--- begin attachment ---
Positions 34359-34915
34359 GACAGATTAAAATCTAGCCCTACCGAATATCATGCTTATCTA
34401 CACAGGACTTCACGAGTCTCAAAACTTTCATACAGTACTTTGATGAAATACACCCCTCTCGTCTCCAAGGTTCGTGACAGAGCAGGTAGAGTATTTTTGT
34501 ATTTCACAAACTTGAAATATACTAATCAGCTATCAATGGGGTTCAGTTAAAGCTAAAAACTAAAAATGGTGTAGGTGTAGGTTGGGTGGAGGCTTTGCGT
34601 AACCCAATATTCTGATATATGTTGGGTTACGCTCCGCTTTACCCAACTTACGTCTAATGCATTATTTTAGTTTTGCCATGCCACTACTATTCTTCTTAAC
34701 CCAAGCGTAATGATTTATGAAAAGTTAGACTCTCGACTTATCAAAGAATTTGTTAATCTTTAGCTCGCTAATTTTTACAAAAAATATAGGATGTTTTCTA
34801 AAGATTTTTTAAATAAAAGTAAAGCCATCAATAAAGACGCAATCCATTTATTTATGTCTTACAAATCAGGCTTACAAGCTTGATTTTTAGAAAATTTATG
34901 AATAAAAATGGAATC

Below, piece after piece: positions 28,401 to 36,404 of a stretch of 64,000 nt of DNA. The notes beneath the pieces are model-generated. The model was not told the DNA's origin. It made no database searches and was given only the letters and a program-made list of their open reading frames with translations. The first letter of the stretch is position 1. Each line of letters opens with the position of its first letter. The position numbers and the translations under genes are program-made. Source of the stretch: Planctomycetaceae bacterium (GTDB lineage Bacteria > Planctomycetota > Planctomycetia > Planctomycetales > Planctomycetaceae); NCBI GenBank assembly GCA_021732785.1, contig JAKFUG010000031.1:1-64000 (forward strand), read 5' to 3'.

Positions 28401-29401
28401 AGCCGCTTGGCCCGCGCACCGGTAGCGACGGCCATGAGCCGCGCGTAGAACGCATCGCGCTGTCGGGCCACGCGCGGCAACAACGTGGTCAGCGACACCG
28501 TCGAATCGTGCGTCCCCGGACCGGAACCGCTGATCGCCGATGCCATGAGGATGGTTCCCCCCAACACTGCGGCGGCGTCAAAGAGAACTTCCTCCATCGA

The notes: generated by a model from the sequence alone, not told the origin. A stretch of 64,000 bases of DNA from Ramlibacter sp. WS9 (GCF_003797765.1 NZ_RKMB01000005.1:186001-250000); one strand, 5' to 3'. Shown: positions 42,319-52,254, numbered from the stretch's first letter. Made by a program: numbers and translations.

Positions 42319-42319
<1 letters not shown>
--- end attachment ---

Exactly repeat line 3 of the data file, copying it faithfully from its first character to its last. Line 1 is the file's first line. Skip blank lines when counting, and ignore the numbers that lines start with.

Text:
34401 CACAGGACTTCACGAGTCTCAAAACTTTCATACAGTACTTTGATGAAATACACCCCTCTCGTCTCCAAGGTTCGTGACAGAGCAGGTAGAGTATTTTTGT